The Department of Elementary and Secondary Education (DESE) recently released the 2022 Annual Performance Report (APR) scores for school districts across the state.
Unfortunately, the results are not surprising…
Missouri’s student test scores are still dismal, with 43 percent of students reading at grade level and less than 40 percent of students doing math at grade level.
What is new is that based on these scores, 112 Missouri school districts should be reclassified as provisionally accredited, which is a dramatic increase from the six districts that had APR scores that low in 2018, the last time the state reported APR scores.
The one area where there is an improvement is how APR scores are now calculated, providing some refreshing clarity when compared to past reports.
Missouri’s school accreditation system is largely based on something called the Missouri School Improvement Program (MSIP) and the complex formulas it uses to generate APR scores.
DESE changes the criteria for MSIP and how schools are evaluated changes periodically. In 2018 schools were evaluated under MSIP 5; this year, they are being evaluated under the newest version of MSIP, MSIP 6.
While there are many differences between the two versions of MSIP, the key change is a greater focus on student academic achievement and growth (how quickly a student is learning and advancing), which has resulted in a much more honest portrayal of our schools’ successes and failures.
For the first time in decades, Missouri families now have a clearer idea of how well our schools are doing and it is not a pretty picture.
We still have far too many schools that are not living up to their most essential mission…educating Missouri’s children.
Twenty percent of the state’s school districts only earned enough APR points to qualify for provisional accreditation.
And while the increased emphasis on measuring student growth is a move in the right direction, DESE’s focus on grading school districts over school buildings means that there are many poorly performing schools still hidden in districts that scored high enough to qualify for full accreditation.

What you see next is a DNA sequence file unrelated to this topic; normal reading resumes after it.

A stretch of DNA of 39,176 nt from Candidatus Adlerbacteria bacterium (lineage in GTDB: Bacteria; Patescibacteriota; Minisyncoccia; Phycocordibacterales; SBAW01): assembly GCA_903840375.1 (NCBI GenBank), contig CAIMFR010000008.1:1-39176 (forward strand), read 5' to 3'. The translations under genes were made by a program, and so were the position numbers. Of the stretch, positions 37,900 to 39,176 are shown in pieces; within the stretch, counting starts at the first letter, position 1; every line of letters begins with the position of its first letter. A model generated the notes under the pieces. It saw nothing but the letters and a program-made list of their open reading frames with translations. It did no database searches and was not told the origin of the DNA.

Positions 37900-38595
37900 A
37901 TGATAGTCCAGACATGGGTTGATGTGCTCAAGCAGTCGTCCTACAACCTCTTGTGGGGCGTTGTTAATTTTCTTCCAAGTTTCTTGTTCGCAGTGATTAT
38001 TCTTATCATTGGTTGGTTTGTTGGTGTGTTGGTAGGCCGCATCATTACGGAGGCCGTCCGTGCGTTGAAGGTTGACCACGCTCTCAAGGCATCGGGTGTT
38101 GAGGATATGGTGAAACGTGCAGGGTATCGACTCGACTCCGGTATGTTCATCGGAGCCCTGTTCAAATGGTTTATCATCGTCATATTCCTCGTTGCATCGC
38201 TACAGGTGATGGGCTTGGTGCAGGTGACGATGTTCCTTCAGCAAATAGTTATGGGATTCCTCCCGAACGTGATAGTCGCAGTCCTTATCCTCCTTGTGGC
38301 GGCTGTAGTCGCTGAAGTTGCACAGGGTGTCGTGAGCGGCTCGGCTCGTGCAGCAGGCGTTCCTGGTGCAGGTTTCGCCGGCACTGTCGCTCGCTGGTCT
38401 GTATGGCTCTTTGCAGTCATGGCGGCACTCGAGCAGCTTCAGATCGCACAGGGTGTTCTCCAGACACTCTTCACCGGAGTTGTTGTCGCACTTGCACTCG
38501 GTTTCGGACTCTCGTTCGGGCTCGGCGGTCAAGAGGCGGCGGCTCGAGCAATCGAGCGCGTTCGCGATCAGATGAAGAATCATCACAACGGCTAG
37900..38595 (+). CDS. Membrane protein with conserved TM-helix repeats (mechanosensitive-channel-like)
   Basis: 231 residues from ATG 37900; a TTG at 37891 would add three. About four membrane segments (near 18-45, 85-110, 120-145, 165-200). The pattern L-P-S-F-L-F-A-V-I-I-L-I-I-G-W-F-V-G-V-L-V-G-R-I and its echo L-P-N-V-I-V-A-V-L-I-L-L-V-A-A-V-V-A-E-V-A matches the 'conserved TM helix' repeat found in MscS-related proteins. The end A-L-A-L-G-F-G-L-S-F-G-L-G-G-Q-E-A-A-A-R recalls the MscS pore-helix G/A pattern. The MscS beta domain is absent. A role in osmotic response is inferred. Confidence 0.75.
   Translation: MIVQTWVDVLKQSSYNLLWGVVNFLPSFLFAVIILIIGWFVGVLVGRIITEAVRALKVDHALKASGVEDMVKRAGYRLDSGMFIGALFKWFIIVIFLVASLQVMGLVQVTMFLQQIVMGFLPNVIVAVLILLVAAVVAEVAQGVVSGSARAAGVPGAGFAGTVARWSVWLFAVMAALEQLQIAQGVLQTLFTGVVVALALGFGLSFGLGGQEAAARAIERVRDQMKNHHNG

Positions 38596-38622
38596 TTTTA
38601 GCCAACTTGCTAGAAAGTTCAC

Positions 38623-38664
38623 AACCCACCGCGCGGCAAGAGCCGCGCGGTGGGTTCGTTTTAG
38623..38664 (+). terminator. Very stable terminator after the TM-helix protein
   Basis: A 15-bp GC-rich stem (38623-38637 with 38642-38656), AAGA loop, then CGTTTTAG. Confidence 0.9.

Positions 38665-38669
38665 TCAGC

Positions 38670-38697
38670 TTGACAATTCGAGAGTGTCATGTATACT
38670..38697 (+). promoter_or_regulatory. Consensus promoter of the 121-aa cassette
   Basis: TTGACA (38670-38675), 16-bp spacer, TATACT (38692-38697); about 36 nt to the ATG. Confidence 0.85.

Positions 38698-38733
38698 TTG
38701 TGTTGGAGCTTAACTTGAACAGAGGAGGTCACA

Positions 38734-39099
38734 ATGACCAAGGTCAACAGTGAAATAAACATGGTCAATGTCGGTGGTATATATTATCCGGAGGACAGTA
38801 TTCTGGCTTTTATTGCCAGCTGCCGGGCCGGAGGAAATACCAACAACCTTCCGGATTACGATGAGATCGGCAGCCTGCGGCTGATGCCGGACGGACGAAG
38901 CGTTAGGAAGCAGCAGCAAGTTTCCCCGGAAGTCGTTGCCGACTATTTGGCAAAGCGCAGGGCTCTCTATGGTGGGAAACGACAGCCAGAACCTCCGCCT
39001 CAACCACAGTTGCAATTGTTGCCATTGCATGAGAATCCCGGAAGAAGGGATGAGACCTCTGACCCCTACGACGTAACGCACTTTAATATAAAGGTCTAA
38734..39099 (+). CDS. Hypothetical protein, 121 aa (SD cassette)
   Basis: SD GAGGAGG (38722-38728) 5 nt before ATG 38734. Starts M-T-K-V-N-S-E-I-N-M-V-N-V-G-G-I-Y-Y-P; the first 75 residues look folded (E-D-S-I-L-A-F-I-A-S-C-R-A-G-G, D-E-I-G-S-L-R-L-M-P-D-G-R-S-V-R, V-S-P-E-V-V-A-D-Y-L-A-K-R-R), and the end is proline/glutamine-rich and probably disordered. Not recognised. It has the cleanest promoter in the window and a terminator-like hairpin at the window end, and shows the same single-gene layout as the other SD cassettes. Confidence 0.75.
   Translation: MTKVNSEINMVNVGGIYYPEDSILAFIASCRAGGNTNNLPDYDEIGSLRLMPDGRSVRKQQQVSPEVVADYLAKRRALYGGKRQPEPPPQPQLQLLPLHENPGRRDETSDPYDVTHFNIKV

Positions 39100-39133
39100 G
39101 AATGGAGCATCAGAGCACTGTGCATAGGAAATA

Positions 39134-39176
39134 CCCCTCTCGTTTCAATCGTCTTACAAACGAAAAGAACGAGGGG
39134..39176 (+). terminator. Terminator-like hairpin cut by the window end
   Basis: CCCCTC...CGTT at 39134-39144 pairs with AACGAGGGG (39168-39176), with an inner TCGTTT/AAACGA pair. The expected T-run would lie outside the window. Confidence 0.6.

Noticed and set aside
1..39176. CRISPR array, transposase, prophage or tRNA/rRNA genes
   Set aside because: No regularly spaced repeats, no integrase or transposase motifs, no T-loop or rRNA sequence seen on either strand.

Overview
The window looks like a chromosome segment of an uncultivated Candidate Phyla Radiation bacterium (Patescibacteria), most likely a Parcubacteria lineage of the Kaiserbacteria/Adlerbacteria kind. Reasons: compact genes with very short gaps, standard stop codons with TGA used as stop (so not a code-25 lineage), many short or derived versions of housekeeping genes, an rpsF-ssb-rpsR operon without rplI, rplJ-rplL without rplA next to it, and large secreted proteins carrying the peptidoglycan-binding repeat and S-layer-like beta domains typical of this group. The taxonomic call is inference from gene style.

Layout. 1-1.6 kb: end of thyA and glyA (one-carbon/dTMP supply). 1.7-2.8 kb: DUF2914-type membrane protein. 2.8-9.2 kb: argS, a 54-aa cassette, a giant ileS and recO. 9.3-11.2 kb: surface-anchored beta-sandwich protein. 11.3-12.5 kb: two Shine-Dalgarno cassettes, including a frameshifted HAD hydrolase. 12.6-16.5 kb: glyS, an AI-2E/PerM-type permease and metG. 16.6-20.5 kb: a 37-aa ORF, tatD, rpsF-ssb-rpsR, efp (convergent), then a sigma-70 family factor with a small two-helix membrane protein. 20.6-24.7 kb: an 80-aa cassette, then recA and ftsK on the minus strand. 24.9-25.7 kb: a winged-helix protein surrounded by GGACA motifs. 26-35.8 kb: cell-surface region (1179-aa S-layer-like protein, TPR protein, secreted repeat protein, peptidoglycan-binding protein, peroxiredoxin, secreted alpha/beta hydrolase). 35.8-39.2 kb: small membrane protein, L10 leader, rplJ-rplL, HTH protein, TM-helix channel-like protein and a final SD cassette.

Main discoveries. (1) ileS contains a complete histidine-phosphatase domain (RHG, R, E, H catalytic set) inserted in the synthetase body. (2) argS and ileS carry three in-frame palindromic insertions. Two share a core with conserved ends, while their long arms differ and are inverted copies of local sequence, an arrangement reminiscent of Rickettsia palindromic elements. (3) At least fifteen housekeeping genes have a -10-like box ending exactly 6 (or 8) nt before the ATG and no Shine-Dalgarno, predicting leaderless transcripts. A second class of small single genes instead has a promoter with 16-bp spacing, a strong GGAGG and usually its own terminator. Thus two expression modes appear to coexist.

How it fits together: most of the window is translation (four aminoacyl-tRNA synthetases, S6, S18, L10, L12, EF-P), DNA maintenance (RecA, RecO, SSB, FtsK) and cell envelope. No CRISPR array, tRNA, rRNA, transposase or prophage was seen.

It has never been clearer that Missouri families want and deserve to be able to choose which school their children attend.
This most recent data on school performance simply underlines the need for broadening parental choice policies like open enrollment, MOCAP (the state’s virtual program), and the MOScholars program, which provides more than $6,000 per qualifying student for tuition and education-related expenses.
Although DESE deserves credit for focusing accreditation more on student growth and achievement than on metrics like attendance and graduation, parents still need better and easier-to-understand data about individual school buildings.
That is why CEAM has long supported the idea of using an “A-F” report card style system of providing families with accountability information about individual school buildings.
MSIP 6 does also not go far enough in the weight it applies to student growth, which results in skewed APR scores for some urban and rural districts.
Our state should follow others in creating an accountability system that provides families with easy-to-understand assessments of all available schools in their area so that each family can choose the school that best fits their child’s individual needs.
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